Results 1-10of 10 Reviews
September 16, 2009
From journal Terrific Tokyo
by wasa girl
July 7, 2008
From journal Two Weeks in Japan
January 12, 2008
From journal Tokyo-a-go-go!
by viv viv
Los Angeles, California
December 8, 2006
From journal Japan Trip
October 27, 2006
From journal So, What Else is in Tokyo Besides Disneyland?
November 22, 2005
From journal Two Months in Japan
July 3, 2003
I loved wandering around, witnessing all the gruesome-looking octopus tentacles and bags of uni (sea urchin). It's fascinating watching the breakdown of a gigantic whole tuna into small portions to be sold to eager fish-loving locals, ready to roll it into sushi or dip it in shoyu and wasabi.
After all that, find your way to one of the sushi bars in the area, where they will serve you the best and freshest fish you are ever likely to have the priviledge of tasting, stopping perhaps on the way for a warm sweet rice drink that you can enjoy on the street.
There are also various other shops where you can purchase sandals and hats and big fat carving knives and all kinds of random objects that might unexpectedly come into use. I thoroughly recommend a visit, particularly if you love fish as I do. You won't regret it.
From journal Tokyo in the winter
by Sweet Willie
Des Plaines, Illinois
February 10, 2003
If you keep walking into the back, you will see endless stalls with endless varieties of live seafood: eels, scallops, shrimp, and many I could not even identify.
There are also food stalls in various locations for some of the freshest sushi you will ever eat.
From journal Tokyo, Kyoto, Hiroshima, Miyajima Island, & Mt. Fu
August 23, 2002
The fish auction starts at 5AM for seafood wholesalers, and restaurant owners get in on the action of the auction at 7AM. There are about 1200 wholesaler shops, along with some sushi bars and food stalls. It is fascinating to walk about and see all the variety of the "catches of the day". Take a casual stroll around the many stalls, with all sorts of tuna, squid, crab, shrimp, and other you-name-it-we-got-it sea creatures. Some are still kept alive in fish tanks or big styrofoam buckets, and the locals take great pride in handling the fresh seafood. Most of the seafood products are sold to large and small local restaurants, but some small portions are also sold to individuals too.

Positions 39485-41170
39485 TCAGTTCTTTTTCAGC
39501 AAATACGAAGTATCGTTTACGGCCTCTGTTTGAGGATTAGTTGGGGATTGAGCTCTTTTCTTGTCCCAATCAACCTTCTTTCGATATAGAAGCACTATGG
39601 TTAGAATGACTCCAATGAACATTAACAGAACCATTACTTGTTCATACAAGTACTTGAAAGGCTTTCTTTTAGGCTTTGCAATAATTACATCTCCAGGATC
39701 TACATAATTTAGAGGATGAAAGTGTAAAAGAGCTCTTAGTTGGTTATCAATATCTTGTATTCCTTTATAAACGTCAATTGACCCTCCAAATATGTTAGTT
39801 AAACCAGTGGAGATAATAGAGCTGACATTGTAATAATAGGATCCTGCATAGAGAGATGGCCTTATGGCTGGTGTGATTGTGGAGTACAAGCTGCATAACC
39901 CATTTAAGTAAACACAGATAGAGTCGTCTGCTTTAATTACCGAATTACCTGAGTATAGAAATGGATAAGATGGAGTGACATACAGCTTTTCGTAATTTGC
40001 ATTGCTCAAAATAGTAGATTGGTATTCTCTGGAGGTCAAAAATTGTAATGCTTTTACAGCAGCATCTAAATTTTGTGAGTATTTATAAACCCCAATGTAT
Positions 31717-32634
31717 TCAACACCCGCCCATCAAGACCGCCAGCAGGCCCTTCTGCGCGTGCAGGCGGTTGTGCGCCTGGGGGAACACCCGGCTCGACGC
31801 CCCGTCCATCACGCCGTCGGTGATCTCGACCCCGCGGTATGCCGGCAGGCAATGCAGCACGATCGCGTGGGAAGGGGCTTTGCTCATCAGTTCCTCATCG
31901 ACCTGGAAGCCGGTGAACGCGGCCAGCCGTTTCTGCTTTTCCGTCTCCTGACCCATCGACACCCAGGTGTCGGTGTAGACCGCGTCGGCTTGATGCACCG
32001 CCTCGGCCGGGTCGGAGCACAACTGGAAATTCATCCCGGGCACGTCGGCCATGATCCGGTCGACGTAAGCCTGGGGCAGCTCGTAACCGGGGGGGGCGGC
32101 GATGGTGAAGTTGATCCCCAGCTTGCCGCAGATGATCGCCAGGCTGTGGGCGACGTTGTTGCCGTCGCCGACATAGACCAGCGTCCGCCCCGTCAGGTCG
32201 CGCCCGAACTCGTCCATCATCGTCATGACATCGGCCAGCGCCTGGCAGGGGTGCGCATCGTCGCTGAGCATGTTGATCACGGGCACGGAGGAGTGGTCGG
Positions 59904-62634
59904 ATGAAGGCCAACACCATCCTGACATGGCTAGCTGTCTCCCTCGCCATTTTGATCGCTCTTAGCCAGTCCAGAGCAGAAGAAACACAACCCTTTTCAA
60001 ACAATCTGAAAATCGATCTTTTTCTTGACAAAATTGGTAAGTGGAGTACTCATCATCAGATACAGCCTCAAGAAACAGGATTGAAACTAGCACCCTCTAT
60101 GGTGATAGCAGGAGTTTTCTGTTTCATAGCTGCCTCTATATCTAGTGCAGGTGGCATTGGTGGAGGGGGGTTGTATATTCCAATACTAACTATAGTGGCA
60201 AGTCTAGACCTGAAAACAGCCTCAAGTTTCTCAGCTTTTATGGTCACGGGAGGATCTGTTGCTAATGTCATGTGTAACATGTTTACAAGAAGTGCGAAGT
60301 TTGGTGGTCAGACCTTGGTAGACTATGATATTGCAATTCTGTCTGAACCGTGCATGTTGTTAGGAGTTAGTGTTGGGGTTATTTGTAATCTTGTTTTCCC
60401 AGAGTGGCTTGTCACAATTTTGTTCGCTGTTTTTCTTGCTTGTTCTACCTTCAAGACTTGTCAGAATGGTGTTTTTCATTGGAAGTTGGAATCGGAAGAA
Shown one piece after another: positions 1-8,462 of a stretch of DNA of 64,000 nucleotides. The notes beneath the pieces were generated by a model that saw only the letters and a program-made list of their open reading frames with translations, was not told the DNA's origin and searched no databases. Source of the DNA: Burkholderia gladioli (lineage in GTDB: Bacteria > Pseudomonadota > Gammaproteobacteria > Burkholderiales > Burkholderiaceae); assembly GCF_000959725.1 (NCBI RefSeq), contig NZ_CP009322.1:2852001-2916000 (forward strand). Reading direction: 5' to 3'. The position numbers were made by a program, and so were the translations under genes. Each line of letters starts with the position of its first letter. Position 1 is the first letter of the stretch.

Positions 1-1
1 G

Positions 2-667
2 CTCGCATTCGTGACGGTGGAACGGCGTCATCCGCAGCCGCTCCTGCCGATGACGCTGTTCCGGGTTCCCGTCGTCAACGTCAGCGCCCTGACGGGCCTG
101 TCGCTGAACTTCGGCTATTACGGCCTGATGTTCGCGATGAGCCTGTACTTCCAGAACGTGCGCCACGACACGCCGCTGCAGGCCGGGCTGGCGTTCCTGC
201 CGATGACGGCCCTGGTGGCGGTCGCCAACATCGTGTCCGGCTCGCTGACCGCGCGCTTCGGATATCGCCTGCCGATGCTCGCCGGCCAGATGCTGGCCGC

The locals here do not seem to mind that tourists come out to check out this free-form equivalent of an aquarium, as the early hours holds the potential size of such a crowd down. Just stay out of the way of the men dragging huge slabs of fish and fresh seafood, some riding in little motorized vehicles. Do not wear your finest outfit here, as water and flopping fish and whatnot may splash you! The surrounding neighborhood is relatively blue-collar and faceless, but you are not far at all from the action in central Tokyo.
From journal Bill in Japan - modern TOKYO
July 11, 2001
The Tsukiji market handles close to 3000 tons of marine products totaling close to 30 million a day. In scale, it is incomparable. It must be the biggest fish market in the world. Upon getting to the market, head straight for the main attraction-the tuna auction. There, seas of freshly-caught and flash-frozen tunas weighing hundreds of pounds would have been laid out in lines on the floors of the market. At 5:30 a.m. the tuna auction starts. "How much do you bid?," the auctioneer of a wholesale firm, who typically would stand on top of a vegetable crate, asks in a loud voice. Answering this, a lot of authorized buyers bid against each other. The auction then moves on to the next fish in a frenetic pace. It is said that some fish sells up to $60,000 (yes, I mean US dollar) each. The name of the successful purchaser is marked on the tuna. At about 7:00am, bidders and other retailers from the market will carry the tuna priced at auction to their own stalls and lay them out so that caterers and other purchasers can buy them easily. There, besides tuna, there are some other 400+ fishes from all around the world of every imaginable variety. The colors are eye-popping, and the market is just a great feast for the eyes. After you have walked some of these stalls, head to the rear of the market where heaps of styrofoam stretching up tens of feet are heat-treated and recycled. It is an amazing sight to behold.
From journal Tokyo on a Budget